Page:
Classes and Object-Oriented Programming: Examples from Python, Java and Javascript.


By Tamer Khraisha


Among the most important programming paradigms is the object-oriented programming. Object oriented is based on the idea of using 'objects' to build different applications. We can think of an object as a container that contains attributes and methods that make a certain type of data useful. Using object- oriented programming can make it much easier for application developers and programmers to build, extend, update and maintain programs and applications.

The core concept in object-oriented programming is classes. classes are the blueprint or set of instructions to build an object. Each object is built from a class. A single class is built to perform only one thing and therefore a program or application contains several classes that accomplish each a specific task.

CLASSES IN PYTHON


Compared with other programming languages, Python’s class mechanism adds classes with a minimum of new syntax and semantics.

To define a class in Python, the syntax is the following

        
 class classname:
 <statement 1>
 .
 .
 .
 <statement 2>
	        
    


The code above defines a class called classname without including any statement in it.

The statements included in a class are mainly of two types, variables and methods. A variable is a place where we store a piece of data. To add a variable inside our class we can use the usual syntax adopted in Python to define a variable.

        
  class classname:
	 x = 20
	        
    


In our class above we define a variable x which assumes the value 20. It is posssible to access the variable x by typing classname.x and the compiler would return the value 20

We can also add a function inside a class, in which case the function takes the name of method. The syntax for adding a function inside a class in Python is also similar to the usual syntax for functions in Python however with an additional keyword, 'self'. First let's make an example:

        
  class classname:
	 x = 20
	
	 def Hello(self):
		 return 'Hello World'
        
    


To access the function Hello, we can type classname. Hello and the result will be 'Hello World'. You can notice that the function Hello takes as argument the keyword self. To understand the importance of the self keyword, we have to understand the conceptof class instance and instantiation. An instance of a class is a specific object built from a specific class. An instance is assigned to a reference variable that is used to access all of the instance's properties and methods. When we create a new instance the process is called instantiation. The keyword self is simply used when defining a method in order to refer to the specific instance being construced from one class.

For example (considering the above class):

        
 First = classname()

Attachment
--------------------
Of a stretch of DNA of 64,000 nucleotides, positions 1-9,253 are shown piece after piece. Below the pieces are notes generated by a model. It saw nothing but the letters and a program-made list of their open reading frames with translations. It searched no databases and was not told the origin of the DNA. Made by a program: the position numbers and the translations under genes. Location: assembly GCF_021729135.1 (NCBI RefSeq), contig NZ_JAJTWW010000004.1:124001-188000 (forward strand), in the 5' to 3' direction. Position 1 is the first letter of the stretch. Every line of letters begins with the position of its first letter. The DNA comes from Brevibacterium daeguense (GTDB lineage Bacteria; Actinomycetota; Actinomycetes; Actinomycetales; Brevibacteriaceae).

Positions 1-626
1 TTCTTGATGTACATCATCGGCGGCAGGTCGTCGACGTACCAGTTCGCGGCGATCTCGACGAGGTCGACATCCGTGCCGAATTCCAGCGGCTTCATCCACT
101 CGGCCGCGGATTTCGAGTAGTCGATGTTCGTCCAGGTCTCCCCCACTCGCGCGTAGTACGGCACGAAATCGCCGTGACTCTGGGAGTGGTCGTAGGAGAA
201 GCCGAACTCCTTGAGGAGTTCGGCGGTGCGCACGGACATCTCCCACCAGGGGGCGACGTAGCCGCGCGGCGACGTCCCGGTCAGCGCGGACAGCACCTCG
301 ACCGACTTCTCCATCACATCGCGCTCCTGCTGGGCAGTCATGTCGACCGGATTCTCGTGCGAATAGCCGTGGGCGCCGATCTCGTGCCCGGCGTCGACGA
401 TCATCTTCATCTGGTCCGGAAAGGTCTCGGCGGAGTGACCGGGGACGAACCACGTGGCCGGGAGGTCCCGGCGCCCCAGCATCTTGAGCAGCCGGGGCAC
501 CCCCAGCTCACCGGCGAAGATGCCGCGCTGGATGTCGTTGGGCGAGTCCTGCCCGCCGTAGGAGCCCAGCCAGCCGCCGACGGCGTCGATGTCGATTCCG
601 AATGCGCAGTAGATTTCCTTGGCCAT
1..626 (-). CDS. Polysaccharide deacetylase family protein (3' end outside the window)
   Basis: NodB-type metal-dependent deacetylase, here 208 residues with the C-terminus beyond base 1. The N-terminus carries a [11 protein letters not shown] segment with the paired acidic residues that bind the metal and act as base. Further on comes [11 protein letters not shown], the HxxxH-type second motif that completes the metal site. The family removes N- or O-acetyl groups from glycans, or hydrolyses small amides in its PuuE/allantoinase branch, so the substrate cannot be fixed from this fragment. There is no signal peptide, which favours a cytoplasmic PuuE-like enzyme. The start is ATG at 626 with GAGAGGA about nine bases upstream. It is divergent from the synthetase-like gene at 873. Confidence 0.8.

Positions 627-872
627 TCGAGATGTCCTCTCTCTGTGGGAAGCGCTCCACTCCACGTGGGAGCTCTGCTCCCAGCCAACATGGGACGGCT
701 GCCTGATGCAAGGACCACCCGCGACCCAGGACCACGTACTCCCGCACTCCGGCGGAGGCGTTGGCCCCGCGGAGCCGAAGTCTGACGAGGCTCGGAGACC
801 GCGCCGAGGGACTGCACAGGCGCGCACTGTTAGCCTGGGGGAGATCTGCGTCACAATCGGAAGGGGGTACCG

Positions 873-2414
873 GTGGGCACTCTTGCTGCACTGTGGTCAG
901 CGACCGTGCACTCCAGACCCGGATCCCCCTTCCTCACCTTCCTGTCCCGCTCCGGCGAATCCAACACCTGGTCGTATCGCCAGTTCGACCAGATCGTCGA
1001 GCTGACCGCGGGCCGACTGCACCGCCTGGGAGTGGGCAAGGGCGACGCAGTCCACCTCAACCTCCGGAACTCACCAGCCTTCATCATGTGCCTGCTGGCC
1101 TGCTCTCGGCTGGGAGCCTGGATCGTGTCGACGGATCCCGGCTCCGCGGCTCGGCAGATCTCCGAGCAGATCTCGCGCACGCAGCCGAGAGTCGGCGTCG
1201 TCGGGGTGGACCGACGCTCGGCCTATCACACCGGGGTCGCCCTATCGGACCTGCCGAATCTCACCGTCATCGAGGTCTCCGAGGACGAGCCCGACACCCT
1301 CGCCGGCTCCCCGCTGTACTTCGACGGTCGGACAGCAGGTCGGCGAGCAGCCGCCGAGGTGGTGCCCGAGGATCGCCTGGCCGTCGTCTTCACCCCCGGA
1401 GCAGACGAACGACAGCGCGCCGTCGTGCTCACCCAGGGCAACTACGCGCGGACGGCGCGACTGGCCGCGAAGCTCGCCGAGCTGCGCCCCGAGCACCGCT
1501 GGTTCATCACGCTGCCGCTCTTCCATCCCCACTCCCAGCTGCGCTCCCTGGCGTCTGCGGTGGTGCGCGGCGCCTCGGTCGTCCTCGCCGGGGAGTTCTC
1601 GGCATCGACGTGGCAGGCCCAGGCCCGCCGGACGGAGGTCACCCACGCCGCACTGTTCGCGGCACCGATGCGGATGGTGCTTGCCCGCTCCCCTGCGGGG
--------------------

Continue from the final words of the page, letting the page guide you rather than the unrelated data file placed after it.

creates a new instance of the class and assigns this object to the local variable First.

Until now, we have talked about constructing standard instances of our class without any difference in the content of each instance(all instances will have the variable x and the function Hello). However, in real applications we are interested in creating instances of a class each having customized attributes. For example, we can think of a class as a person who can be female or male, can have an age, height and so on. Here comes the role of class constructor. A class constructor is a special function (method) added to a class in order to allow for customizing our class instances based on a set of parameters. In Python, the class constructor takes the name of __init__.

For example,

        
 class classname:

	def __init__(self,parameter1,parameter2):
		self.var1 = parameter1
		self.var2 = parameter2
		self.data = []
		x = 10
	        
    


In the example above, the function __init__ will take whatever we pass as parameters in classname and assign them respectively to var1 and var2. We will also have an empty list called data and a variable x that will be shared automatically by all instances. The correct design of a class should include all the variables inside the __init__ function. It should be noticed that, contrary to some otherlanguages like Java, Python does not allow for multiple constructors with different signitures (parameters) within a class. Using multiple constructors could be useful whenever we want to creates instances for which not all parameters are available . To overcome this problem , we can use a default value for the parameters such that if they result available for the instance being created we replace the default values with the parameter values, otherwise the parameters assumes the default value. For esample, we can define a class as follows:

        
 class length():
    def __init__(self, initialLength = 0):
        self.initialLength = initialLength
        
 or 

 class length:
    def __init__(self, initialLength = None):
        self.initialLength = initialLength
          
    


In the above examples, if we call the class by not givigin any value to the parameter initialLength, the created instance will have a value for initialLength equal to 0 (first example) or None (second example).

To acccess the assigned values we can always use the notation instancename.variablename, for example: